ASH Status 1) Commissioner reporting: (a) Summary by provider view - plan & actuals year to date (YTD). (b) Summary by Patient Outcome Data (POD) view - plan & actuals YTD. (c) Summary by provider view - activity & finance variance by POD. (d) Planned care by provider view - activity & finance plan & actuals YTD. (e) Planned care by POD view - activity plan & actuals YTD. (f) Provider reporting. (g) Statutory returns. (h) Statutory returns - monthly activity return. (i) Statutory returns - quarterly activity return. (j) Delayed discharges. (k) Quality & performance referral to treatment reporting. 2) Readmissions analysis. 3) Production of aggregate reports for CCG Business Intelligence. 4) Production of project / programme level dashboards. 5) Monitoring of acute / community / mental health quality matrix. 6) Clinical coding reviews / audits. 7) Budget reporting down to individual GP Practice level. 8) GP Practice level dashboard reports include high flyers. Risk Stratification 1. As part of the risk stratification processing activity detailed above, GPs have access to the risk stratification tool which highlights patients for whom the GP is responsible and have been classed as at risk. The only identifier available to GPs is the NHS numbers of their own patients. Any further identification of the patients will be completed by the GP on their own systems. 2. Output from the risk stratification tool will provide aggregate reporting of number and percentage of population found to be at risk. 3. Record level output will be available for commissioners pseudonymised at patient level 4. GP Practices will be able to view the risk scores for individual patients with the ability to display the underlying SUS data for the individual patients when it is required for direct care purposes by someone who has a legitimate relationship with the patient. ASH – SUS and Local Flows 1) Commissioner reporting: (a) Summary by provider view - plan & actuals year to date (YTD). (b) Summary by Patient Outcome Data (POD) view - plan & actuals YTD. (c) Summary by provider view - activity & finance variance by POD. (d) Planned care by provider view - activity & finance plan & actuals YTD. (e) Planned care by POD view - activity plan & actuals YTD. (f) Provider reporting. (g) Statutory returns. (h) Statutory returns - monthly activity return. (i) Statutory returns - quarterly activity return. (j) Delayed discharges. (k) Quality & performance referral to treatment reporting. 2) Readmissions analysis. 3) Production of aggregate reports for CCG Business Intelligence. 4) Production of project / programme level dashboards. 5) Monitoring of acute / community / mental health quality matrix. 6) Clinical coding reviews / audits. 7) Budget reporting down to individual GP Practice level. 8) GP Practice level dashboard reports include high flyers. Pseudonymised – IAPT, CYPHS and DIDS 1) Commissioner reporting: (a) Summary by provider view - plan & actuals year to date (YTD). (b) Summary by Patient Outcome Data (POD) view - plan & actuals YTD. (c) Summary by provider view - activity & finance variance by POD. (d) Planned care by provider view - activity & finance plan & actuals YTD. (e) Planned care by POD view - activity plan & actuals YTD. (f) Provider reporting. (g) Statutory returns. (h) Statutory returns - monthly activity return. (i) Statutory returns - quarterly activity return. (j) Delayed discharges. (k) Quality & performance referral to treatment reporting. 2) Readmissions analysis. 3) Production of aggregate reports for CCG Business Intelligence. 4) Production of project / programme level dashboards. 5) Monitoring of acute / community / mental health quality matrix. 6) Clinical coding reviews / audits. 7) Budget reporting down to individual GP Practice level.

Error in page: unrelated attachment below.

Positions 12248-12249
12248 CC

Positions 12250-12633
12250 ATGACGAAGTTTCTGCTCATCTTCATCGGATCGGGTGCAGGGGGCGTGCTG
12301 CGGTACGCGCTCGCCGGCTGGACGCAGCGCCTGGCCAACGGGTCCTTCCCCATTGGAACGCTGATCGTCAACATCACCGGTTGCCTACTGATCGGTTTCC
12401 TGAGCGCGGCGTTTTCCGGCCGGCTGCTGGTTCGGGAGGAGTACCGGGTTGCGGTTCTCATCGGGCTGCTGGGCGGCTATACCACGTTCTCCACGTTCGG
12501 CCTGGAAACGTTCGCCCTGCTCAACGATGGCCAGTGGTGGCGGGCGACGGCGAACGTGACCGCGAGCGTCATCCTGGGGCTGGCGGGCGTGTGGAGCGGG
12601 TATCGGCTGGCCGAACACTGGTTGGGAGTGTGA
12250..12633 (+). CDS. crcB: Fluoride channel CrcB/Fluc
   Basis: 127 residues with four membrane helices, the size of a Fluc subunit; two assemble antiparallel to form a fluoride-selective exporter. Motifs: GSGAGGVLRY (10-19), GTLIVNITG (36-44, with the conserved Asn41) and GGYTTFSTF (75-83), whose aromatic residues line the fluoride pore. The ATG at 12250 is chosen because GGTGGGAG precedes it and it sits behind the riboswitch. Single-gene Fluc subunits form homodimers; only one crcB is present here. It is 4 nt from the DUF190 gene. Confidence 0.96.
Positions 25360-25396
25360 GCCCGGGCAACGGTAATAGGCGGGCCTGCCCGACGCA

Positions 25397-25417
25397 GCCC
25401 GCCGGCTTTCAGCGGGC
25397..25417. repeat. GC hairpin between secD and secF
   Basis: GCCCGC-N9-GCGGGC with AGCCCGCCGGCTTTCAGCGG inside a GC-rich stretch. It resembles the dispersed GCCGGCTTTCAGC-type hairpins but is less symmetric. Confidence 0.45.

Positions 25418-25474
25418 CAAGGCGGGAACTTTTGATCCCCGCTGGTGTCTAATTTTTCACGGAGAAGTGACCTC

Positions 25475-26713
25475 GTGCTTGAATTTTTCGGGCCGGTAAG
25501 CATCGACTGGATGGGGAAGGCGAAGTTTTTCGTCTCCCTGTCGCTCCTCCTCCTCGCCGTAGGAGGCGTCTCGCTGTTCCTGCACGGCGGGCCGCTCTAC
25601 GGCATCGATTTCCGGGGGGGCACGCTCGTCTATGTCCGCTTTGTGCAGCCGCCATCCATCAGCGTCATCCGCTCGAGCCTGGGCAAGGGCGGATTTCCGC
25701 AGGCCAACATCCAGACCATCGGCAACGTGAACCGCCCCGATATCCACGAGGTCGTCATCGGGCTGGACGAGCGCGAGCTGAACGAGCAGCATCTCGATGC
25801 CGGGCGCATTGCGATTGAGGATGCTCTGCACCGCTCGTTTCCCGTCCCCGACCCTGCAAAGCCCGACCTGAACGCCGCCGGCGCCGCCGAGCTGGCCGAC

Processing: